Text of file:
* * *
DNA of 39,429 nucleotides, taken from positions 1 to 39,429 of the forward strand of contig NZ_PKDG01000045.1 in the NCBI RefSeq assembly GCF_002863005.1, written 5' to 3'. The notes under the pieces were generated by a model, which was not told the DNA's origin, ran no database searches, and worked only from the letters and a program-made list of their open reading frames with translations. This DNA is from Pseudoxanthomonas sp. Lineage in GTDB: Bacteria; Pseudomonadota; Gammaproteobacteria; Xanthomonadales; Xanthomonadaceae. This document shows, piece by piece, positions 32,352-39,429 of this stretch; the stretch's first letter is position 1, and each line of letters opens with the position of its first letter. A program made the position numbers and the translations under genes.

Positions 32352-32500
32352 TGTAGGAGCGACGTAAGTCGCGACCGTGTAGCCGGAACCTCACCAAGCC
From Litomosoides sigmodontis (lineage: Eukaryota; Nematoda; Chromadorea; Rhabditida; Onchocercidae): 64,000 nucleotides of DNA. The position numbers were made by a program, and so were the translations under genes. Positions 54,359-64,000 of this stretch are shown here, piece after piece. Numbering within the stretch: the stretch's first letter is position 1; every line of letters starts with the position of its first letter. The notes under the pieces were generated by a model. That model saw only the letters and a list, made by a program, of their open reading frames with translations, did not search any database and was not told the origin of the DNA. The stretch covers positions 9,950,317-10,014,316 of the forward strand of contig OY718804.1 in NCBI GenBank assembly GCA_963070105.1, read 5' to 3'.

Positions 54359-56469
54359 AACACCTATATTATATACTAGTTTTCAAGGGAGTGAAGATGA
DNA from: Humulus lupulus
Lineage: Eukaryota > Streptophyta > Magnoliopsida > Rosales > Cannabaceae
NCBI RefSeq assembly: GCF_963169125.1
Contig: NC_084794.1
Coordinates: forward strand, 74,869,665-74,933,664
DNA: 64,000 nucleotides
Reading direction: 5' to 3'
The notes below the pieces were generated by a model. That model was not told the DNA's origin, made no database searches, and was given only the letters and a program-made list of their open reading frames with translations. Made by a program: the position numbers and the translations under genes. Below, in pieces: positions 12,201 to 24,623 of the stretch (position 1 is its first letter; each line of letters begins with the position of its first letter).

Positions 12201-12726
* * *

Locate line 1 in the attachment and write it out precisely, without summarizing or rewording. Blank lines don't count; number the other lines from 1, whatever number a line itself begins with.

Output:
DNA of 39,429 nucleotides, taken from positions 1 to 39,429 of the forward strand of contig NZ_PKDG01000045.1 in the NCBI RefSeq assembly GCF_002863005.1, written 5' to 3'. The notes under the pieces were generated by a model, which was not told the DNA's origin, ran no database searches, and worked only from the letters and a program-made list of their open reading frames with translations. This DNA is from Pseudoxanthomonas sp. Lineage in GTDB: Bacteria; Pseudomonadota; Gammaproteobacteria; Xanthomonadales; Xanthomonadaceae. This document shows, piece by piece, positions 32,352-39,429 of this stretch; the stretch's first letter is position 1, and each line of letters opens with the position of its first letter. A program made the position numbers and the translations under genes.